CDC, E.ERVINThousands of new Ebola cases in Liberia are expected in the next three weeks, an exponential increase that suggests conventional interventions for stopping the virus’s spread there are insufficient. In a statement issued this week (September 8), World Health Organizations (WHO) officials said that “the demands of the Ebola outbreak have completely outstripped the government’s and partners’ capacity to respond.”

The assessment was the result of a weeks-long investigation by WHO emergency experts, local health officials, and the Liberian government. The country has been one of the hardest-hit by the ongoing epidemic: Liberia has the highest total number of Ebola cases and fatalities, with nearly 2,000 cases and more than 1,000 deaths through September 8. Fourteen of 15 counties in the country have reported infections.

More than 150 infections have occurred in healthcare workers, 79 of whom have died. “When the outbreak began, Liberia had only 1 doctor...

Focusing on Montserrado County, home to the country’s capital and more than 1 million residents, the WHO team estimated that approximately 1,000 beds are needed to treat people who are currently infected. But only 240 are available. The team’s results highlighted the need for much greater community engagement in rural areas, and the need to scale up current efforts by three- to four-fold.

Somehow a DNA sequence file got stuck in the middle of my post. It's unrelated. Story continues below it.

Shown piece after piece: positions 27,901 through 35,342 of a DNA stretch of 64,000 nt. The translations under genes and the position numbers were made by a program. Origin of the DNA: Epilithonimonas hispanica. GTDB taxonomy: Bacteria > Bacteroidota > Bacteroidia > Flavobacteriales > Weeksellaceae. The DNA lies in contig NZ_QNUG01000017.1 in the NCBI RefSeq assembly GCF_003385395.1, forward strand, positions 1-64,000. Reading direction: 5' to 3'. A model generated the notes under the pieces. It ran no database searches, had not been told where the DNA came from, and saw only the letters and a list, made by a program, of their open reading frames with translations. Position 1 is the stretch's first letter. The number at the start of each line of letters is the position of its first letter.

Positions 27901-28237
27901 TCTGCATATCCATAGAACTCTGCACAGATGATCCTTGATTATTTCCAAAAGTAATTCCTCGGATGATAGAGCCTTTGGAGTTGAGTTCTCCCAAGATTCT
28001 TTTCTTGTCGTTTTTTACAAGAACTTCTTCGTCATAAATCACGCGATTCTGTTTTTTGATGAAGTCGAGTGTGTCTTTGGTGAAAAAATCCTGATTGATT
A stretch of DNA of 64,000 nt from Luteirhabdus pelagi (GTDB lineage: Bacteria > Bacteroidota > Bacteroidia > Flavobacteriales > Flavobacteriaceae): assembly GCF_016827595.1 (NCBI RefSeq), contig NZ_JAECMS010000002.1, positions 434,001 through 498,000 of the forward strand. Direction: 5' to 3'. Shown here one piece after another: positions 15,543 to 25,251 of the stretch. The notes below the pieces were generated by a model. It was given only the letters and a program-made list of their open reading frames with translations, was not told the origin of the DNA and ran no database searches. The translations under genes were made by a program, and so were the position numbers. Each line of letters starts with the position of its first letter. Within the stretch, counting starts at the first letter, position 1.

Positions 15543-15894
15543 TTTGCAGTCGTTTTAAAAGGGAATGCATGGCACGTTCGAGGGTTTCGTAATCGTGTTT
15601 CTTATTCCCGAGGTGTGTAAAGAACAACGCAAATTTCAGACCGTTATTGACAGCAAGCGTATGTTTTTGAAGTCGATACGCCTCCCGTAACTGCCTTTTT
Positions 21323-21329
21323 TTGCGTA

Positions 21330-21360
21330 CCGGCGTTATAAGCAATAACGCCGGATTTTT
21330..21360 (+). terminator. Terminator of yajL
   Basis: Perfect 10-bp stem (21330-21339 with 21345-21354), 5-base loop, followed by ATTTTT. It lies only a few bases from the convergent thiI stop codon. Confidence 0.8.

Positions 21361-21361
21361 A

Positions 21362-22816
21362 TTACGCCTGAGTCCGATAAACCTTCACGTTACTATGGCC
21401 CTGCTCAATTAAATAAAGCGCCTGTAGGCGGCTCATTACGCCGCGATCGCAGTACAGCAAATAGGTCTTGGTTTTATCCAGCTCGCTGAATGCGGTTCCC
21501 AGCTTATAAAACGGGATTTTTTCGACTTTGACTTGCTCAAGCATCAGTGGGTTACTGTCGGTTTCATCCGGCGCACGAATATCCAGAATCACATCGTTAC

Governments across the world are gradually stepping in with aid. The Pentagon announced plans for a 25-bed field hospital in Liberia; the $22 million facility is being provided through the US Agency for International Development, according to The Washington Post. The Post also reported that the British government plans a 62-bed Ebola treatment center in Sierra Leone, which is expected to be ready for use in two months.

But conditions in Liberia remain precarious. Brice de le Vinge, operations director for Doctors Without Borders, told the Washington Post: “We are overstretched physically, and we have people dying at our doorsteps every day.” 

Interested in reading more?

The Scientist ARCHIVES

Become a Member of

Receive full access to more than 35 years of archives, as well as TS Digest, digital editions of The Scientist, feature stories, and much more!
Already a member?